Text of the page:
Congrats! You flew through Hot Water Reset Controls 101 (which was just six short weeks ago, but if you need a refresher, you can find one here). Now it’s time to move beyond the concepts from 101 and focus on key details facility owners need to consider to optimize performance of new controls. These finer points will help guide the successful implementation of hot water reset controls.
Have a Condensing Boiler
While turning down the water temperature is great, the efficiency improvement is minimal, only saving shell losses in a traditional boiler.
This is one of the most common misconceptions with hot water reset controls. Turning down the water temperature supplied by a boiler will improve the efficiency, but the savings are essentially limited to reducing the shell losses because the boiler won’t run as hot. Shell losses often account for less than 2% of the boiler consumption.
Condensing boilers can supply cooler water while utilizing some additional heat recovery. This greatly improves the efficiency when operating at lower temperatures. However, there is another aspect of condensing boilers that must be addressed.
Properly Control Return Water Temperature
Without properly controlling the water entering the condensing boiler, it essentially operates like a standard non-condensing boiler. As can be seen in the figure to the right, if the water entering the boiler isn’t cool enough, the condensing feature won’t work. No condensing equals no additional savings for the boiler, which means tiny additional savings for hot water reset controls. Therefore, make sure the inlet water temperature is controlled to a fixed point that is as low as possible to maximize operation.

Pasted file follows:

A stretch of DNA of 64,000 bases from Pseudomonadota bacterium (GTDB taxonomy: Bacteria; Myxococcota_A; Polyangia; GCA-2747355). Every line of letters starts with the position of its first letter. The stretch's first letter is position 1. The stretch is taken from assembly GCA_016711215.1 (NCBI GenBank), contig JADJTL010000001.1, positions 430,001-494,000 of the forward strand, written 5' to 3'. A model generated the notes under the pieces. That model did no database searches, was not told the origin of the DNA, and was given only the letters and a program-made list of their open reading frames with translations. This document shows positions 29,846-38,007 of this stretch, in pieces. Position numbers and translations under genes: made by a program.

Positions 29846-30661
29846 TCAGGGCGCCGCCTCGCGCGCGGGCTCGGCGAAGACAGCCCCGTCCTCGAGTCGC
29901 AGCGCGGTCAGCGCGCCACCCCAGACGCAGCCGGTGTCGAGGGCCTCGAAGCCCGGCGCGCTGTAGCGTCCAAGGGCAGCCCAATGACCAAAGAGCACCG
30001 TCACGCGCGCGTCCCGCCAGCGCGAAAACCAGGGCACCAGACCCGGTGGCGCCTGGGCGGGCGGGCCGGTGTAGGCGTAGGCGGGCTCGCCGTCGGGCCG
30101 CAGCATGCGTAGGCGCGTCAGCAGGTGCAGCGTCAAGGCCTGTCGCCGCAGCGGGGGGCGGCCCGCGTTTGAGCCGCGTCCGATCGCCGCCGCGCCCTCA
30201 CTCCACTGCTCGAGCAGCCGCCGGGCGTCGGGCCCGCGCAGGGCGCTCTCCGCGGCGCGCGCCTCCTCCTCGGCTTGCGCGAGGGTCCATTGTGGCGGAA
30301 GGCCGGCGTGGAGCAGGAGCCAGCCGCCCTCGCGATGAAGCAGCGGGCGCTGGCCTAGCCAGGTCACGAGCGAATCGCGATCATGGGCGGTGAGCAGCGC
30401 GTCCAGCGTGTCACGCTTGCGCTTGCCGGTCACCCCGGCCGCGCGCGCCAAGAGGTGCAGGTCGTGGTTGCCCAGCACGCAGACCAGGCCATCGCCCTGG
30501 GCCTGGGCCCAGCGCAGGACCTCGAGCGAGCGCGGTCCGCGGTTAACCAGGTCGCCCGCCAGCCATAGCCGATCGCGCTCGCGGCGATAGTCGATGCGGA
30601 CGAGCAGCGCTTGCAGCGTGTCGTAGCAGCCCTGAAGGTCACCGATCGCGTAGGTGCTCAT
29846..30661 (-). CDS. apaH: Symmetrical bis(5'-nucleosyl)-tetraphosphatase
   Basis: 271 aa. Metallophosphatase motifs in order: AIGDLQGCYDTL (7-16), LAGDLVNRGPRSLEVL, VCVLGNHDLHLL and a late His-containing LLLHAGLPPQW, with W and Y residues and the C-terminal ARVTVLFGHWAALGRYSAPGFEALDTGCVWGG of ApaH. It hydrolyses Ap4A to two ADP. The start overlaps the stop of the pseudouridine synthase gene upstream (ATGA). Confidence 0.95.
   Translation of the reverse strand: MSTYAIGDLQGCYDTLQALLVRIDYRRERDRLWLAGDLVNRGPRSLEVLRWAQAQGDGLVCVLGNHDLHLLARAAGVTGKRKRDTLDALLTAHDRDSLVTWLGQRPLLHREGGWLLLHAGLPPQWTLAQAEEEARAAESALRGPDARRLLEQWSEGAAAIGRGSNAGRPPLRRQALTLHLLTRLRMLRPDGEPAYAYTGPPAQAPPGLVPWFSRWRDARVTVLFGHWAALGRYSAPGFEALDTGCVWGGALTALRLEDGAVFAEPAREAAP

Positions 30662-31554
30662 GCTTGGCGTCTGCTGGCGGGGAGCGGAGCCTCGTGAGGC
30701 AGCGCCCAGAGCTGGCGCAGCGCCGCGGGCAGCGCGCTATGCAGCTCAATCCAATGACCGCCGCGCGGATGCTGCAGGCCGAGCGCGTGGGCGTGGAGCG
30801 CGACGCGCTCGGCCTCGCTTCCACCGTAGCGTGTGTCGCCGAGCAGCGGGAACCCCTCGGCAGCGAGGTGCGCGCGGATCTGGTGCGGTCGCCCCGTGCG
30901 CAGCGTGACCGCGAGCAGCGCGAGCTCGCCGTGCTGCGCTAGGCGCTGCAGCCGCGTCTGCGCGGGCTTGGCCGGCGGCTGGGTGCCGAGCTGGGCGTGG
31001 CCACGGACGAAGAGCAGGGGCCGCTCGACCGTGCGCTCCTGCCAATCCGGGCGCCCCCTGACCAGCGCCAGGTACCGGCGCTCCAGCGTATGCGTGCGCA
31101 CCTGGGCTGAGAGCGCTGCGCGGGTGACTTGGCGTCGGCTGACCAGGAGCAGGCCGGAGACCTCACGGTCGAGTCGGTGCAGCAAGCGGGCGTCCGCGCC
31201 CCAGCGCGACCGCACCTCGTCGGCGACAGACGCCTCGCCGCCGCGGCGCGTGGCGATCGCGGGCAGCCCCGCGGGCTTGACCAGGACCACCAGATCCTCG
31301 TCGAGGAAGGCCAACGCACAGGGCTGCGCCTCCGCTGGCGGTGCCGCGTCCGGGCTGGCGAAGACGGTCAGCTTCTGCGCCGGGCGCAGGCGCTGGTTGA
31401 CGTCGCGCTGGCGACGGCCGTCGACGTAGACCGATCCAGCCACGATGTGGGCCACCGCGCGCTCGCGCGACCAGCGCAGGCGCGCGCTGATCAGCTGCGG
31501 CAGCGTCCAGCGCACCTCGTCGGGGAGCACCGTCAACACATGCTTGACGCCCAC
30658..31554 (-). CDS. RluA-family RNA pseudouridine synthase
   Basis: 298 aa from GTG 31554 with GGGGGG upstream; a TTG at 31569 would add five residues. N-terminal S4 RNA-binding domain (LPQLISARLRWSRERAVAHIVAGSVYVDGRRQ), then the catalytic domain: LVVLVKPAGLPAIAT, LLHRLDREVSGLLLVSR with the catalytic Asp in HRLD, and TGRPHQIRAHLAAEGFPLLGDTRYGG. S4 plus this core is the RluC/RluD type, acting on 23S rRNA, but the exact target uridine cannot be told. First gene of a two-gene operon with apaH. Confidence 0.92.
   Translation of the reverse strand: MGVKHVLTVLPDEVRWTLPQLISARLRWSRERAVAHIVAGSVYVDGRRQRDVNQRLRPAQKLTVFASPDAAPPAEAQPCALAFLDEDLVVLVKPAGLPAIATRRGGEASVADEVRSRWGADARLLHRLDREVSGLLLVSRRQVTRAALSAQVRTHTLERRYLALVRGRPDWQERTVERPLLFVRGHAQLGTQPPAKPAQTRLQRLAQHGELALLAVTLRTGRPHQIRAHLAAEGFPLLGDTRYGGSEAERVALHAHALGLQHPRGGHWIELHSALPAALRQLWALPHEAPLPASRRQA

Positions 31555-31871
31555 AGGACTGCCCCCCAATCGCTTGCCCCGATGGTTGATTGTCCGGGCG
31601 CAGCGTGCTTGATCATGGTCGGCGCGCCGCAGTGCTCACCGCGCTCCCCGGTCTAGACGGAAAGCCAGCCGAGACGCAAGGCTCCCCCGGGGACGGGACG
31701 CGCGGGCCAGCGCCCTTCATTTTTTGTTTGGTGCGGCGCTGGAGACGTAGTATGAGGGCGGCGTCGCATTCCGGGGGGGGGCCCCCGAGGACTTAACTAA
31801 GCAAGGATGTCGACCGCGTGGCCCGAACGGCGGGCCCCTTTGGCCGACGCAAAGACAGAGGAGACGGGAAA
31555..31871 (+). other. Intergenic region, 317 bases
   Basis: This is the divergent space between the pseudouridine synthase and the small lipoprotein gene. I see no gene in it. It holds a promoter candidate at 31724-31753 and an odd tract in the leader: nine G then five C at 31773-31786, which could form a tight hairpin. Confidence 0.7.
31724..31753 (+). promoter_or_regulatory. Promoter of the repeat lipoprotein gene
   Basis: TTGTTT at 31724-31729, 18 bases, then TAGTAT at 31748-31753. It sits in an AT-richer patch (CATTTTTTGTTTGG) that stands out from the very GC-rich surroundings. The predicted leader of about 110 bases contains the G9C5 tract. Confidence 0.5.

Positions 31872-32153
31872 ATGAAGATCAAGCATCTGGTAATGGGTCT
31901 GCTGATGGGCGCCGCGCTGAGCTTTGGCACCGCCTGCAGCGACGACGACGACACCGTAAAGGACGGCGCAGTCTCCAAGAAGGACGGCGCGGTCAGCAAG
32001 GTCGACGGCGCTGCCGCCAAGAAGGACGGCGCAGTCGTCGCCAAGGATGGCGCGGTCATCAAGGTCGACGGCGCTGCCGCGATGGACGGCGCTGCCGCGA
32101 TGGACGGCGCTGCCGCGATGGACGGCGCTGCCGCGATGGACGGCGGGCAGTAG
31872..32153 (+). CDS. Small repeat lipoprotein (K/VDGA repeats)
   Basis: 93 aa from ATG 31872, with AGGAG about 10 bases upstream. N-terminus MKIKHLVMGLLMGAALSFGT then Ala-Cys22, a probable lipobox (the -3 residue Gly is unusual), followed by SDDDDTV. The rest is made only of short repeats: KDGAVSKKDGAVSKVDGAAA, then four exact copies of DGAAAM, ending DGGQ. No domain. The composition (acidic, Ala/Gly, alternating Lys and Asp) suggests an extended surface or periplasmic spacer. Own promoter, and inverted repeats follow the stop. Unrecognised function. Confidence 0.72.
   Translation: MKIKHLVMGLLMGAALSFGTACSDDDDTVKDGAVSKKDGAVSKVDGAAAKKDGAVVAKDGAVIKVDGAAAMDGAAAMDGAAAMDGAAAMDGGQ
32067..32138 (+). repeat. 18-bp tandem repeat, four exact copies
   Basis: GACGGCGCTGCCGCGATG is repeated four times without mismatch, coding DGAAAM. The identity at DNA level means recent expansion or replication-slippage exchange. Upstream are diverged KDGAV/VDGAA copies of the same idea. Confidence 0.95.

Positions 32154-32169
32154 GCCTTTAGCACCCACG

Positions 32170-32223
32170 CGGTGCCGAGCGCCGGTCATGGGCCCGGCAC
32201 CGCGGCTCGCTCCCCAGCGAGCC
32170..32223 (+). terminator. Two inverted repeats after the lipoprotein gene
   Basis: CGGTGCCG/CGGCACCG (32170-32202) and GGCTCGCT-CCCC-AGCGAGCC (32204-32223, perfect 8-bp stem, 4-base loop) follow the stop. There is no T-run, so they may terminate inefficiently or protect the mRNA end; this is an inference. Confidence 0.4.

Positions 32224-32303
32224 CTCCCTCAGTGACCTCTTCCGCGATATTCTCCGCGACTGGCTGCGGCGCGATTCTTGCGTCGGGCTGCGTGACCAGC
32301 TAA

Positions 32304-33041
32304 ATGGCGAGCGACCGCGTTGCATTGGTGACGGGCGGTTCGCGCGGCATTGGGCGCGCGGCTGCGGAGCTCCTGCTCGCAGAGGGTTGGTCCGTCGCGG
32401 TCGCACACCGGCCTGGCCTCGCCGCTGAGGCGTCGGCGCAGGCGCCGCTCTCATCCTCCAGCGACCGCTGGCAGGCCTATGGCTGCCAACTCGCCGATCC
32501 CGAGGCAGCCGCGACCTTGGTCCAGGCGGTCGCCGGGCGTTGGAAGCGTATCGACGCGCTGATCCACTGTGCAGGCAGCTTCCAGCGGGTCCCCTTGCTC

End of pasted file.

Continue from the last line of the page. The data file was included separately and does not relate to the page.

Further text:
Adequate Coil Size
One of the qualifying statements made in Hot Water Reset Controls 101 was that the heating coils need to be properly sized. If the hot water coils are too small, there won’t be enough heat transfer to the air stream to heat up the space properly. This will cause the system to stay in heating mode longer than would otherwise be needed.
Put VFDs on Hot Water Pumps
Finally, adding variable frequency drives (VFDs) to the hot water circulation pumps can further improve the overall efficiency of the system. While not as significant as the other items described previously, saving on pumping energy can be significant if the system is large enough.